I do but if my house burns down likely my laptop, my computer and my external hard disks will be in it. I want something far away off site which also makes it so I can access my data from anywhere if need be.
    Have you considered renting a cheap dedicated server or colocate somewhere? This can give you the flexibility of high bandwidth and high disk space. I'm not sure what O/S you use, but for example it is quite nice to automatically transfer your data with rsync on a linux box.

    I just colocated a server with a TB of space just for backup purposes and it's something I don't have to worry about in terms of 3rd party reliability on a daily basis (i.e. if a 3rd party backup service will go out of business tomorrow).
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  8. #8
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    Yeah I wouldn't be using any internet service to back my machine up, though I do understand the idea of the fire. That's a pretty good reason to be honest.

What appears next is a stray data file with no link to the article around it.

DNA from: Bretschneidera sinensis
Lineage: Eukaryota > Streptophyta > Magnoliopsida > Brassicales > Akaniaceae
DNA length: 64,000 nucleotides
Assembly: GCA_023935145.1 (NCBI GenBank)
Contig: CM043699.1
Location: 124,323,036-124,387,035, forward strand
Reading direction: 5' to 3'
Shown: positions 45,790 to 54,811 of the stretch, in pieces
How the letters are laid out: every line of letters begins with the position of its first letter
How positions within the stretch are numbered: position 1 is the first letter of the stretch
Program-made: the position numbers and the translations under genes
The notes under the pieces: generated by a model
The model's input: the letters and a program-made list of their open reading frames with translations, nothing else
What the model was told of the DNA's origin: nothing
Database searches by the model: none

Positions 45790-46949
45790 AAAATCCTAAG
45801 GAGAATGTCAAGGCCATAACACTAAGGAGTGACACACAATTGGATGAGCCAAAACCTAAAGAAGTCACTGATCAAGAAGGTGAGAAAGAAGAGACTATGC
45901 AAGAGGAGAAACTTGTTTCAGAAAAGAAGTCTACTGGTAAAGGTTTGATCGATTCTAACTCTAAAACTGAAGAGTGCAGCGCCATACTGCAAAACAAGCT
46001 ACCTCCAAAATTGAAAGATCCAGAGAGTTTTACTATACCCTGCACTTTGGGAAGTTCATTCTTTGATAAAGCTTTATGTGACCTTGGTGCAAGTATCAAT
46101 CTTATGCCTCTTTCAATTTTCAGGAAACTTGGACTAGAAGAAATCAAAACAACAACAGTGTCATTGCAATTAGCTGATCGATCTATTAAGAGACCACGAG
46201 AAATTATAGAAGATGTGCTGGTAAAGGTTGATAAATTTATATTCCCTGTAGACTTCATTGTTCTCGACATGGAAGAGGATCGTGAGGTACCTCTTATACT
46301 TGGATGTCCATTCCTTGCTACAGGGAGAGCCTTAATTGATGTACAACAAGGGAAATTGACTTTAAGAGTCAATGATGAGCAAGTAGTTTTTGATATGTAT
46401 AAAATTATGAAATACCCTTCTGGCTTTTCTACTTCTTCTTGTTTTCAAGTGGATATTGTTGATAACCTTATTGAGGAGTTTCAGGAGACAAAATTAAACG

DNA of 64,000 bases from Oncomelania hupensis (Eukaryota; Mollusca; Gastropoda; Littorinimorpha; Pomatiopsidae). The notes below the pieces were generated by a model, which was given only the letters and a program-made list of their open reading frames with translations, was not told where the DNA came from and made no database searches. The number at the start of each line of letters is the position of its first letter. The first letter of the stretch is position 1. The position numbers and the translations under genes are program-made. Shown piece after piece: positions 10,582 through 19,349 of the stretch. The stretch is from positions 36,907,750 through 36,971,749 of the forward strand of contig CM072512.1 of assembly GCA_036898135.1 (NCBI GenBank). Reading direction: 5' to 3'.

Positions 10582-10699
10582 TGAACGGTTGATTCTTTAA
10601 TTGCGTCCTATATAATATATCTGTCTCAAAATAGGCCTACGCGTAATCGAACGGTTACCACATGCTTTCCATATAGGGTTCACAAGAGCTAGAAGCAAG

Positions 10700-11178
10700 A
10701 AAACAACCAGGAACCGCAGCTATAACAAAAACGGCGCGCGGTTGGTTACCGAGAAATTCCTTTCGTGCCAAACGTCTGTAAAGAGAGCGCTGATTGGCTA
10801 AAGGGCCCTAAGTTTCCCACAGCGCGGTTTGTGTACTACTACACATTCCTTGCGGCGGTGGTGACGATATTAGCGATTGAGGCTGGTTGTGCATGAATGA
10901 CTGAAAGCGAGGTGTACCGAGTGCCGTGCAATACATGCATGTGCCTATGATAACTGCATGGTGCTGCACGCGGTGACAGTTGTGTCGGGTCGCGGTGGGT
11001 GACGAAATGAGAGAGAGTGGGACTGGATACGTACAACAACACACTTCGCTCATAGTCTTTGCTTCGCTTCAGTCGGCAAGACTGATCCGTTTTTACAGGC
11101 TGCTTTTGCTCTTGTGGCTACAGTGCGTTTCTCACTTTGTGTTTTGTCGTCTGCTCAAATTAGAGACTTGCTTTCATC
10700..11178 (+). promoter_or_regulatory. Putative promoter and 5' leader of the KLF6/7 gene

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  9. #9
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    Quote Originally Posted by RossH
    I do but if my house burns down likely my laptop, my computer and my external hard disks will be in it. I want something far away off site which also makes it so I can access my data from anywhere if need be.
    Not really... all you need is a plan.

    1) Keep a backup in the house.

    2) Keep a backup in the car (or work, if you have a job). I've kept a backup in the car for years without any issues (I work about 15 feet from my bed).

    3) keep another backup at another location that you can easily swap out at least once a month. I use a storage center. Actually, I use two storage centers, my parent's house, and the bank... search my name and backups and it explains how.